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Are we feeling the tremors of a political ‘youthquake’? This question has been keenly debated since the 2016 EU referendum and the 2017 General Election revealed that age has become the key demographic dividing line in British politics. In 2016, young people were far more likely than their elders to vote Remain, while in 2017 many rallied to the Labour Party – an alliance symbolised by images of the Glastonbury crowd singing Jeremy Corbyn’s name. Such was the interest in these political trends that Oxford University Press declared ‘youthquake’ to be its word of 2017. In recent months, though, there has been something of a backlash. The British Election Study team have debunked ‘the myth of the 2017 youthquake’, arguing that there was little evidence for the claimed sharp rise in turnout amongst young people. Britain’s favourite pollster, Sir John Curtice, has also lent his weight to the sceptical voices. Has the political power of youth been oversold?

Historians of the 1960s might get the feeling that we’ve been here before. The word ‘youthquake’ was, after all, coined in 1965, and the media of the period were saturated with discussions about the potential political, social and cultural impact of young people. The emerging baby-boomer generation was better educated, more affluent, and healthier than its pre-war predecessors, and there were growing calls for young people to be granted new legal and political rights.

Fifty years ago, in July 1968, Harold Wilson’s Labour Government announced its intention to lower the voting age from 21 to 18 – ushering in what the Daily Mail described as a ‘“Teenage Power” Plan’. 1 Yet securing agreement for this reform was far from straightforward, not least because of anxieties about a political ‘youthquake’. The all-party Speakers’ Conference on Electoral Law established by Wilson recommended lowering the voting age from 21 to 20, rather than 18, because of its uncertainty about the consequences. No other major democracy had a voting age that low, and opinion polls showed that the public was content with the status quo. Even within the Labour Cabinet there was deep concern.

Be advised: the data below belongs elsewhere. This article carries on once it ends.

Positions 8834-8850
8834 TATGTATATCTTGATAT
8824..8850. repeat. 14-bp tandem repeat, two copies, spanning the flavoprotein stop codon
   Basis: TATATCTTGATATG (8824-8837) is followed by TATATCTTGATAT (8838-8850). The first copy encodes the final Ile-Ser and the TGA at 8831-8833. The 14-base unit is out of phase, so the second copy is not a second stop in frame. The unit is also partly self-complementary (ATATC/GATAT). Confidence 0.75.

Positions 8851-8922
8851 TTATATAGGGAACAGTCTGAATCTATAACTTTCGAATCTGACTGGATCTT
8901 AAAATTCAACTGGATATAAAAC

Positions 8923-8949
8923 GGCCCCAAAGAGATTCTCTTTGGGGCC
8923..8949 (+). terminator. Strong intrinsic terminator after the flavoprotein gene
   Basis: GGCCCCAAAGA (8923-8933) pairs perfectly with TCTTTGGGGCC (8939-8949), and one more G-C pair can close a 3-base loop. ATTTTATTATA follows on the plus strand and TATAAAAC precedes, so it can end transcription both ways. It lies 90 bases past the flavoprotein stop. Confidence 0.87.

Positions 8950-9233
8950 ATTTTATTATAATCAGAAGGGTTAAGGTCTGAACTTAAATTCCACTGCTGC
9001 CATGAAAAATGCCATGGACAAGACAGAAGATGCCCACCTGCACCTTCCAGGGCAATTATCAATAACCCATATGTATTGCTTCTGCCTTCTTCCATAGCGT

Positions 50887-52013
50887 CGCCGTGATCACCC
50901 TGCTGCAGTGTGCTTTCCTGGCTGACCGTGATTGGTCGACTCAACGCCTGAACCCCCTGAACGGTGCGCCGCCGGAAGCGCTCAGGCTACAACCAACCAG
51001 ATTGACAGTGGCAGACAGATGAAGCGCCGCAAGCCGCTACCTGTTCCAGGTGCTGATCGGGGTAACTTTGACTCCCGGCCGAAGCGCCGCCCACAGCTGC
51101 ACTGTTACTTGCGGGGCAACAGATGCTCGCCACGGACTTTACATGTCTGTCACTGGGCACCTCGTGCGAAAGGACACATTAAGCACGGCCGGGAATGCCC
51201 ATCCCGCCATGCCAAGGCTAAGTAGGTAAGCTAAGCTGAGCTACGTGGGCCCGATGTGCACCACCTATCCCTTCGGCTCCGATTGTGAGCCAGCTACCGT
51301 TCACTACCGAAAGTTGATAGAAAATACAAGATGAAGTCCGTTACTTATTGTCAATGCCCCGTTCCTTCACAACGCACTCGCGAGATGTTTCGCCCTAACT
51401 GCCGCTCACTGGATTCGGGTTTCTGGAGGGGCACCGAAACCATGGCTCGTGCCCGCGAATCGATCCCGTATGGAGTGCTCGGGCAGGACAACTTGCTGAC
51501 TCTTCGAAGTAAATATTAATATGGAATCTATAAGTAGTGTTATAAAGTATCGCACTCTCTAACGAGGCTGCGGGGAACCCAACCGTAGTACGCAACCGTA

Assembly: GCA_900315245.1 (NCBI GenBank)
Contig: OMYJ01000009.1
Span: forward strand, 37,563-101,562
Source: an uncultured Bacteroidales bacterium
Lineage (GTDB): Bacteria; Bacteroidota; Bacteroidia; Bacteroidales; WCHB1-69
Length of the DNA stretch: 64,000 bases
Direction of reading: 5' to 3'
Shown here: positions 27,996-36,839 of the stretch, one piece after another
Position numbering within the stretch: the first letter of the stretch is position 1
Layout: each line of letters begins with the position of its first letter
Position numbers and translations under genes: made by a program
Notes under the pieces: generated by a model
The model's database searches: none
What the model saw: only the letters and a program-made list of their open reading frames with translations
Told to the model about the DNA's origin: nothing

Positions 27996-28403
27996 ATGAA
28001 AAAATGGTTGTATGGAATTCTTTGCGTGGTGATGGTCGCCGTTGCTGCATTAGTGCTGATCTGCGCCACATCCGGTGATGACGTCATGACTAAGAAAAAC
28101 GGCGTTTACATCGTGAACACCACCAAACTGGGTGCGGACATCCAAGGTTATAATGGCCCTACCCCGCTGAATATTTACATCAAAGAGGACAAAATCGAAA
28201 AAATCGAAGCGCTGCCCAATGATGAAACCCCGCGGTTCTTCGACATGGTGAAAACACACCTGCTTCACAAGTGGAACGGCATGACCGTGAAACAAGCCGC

Minister of Transport Richard Marsh thought ‘it was a zany thing to give young people the vote’, Minister of Power Ray Gunter feared that schoolchildren ‘would be unduly influenced by their teachers’, and others suggested that the Welsh and Scottish Nationalists might exploit young voters. 2 A rather uncertain Wilson eventually decided to push ahead, ushering in what his Cabinet Secretary would describe as the ‘last milestone on the long and historic journey to full adult suffrage’. The new voting age took effect for the first time in the general election of June 1970.

In the run up to the 1970 election, newspapers speculated about the impact of ‘the youngsters who can shake Britain’ and listed marginal seats where ‘student power’ could ‘tip the balance’. As in 2017, the election result was a surprise, although in 1970 the incumbent, Wilson, was turfed out of Downing Street. There were similarities in the voting patterns, too. Under-35s were 10% more likely to vote Labour, even though the Conservatives had an advantage of more than 3% among the public as a whole; their turnout levels were significantly lower, however – 74%, compared with 87% for the over-55s. The Conservatives then, as they are now, were spooked by this evidence: an internal memo from the party’s Research Department argued in 1976 that if the party continued to ignore young voters, it might never again be able to form a majority government.

Over time, the talk of a ‘youthquake’ faded. That’s not to say that age-related voting patterns were unimportant, or that young people did not become an important political constituency. It did become clear, however, that many of the generalisations made about them were too simplistic, and the Conservative party found that it could – as it did in 1979 and 1983 – secure advantages even in the youngest age groups. Differences of class, gender, ethnicity, education and region continued to cut across generational identities.

At certain moments – as in 1970, and 2017 – the politics of generation became unusually important, and it was possible to mobilise significant numbers around specific issues, such as housing and Europe. Ultimately, though, such alliances have proved to be hard to sustain in Britain’s relatively static first-past-the-post system, and young people have remained harder to engage than older sections of society. Britain’s political system may experience some disturbances, but don’t expect a full ‘youthquake’ anytime soon.

 

Adrian Bingham is Professor in Modern British History at the University of Sheffield specialising in 20th-century Britain and the popular press. He is also involved with the Stories of Activism project, and is a Senior Editor of History & Policy.

Notes:

  1. Daily Mail, 17 July 1968, p. 1.
  2. Anthony Howard, ed., The Crossman Diaries (London: Methuen, 1985), p. 494.
Adrian Bingham

The author Adrian Bingham

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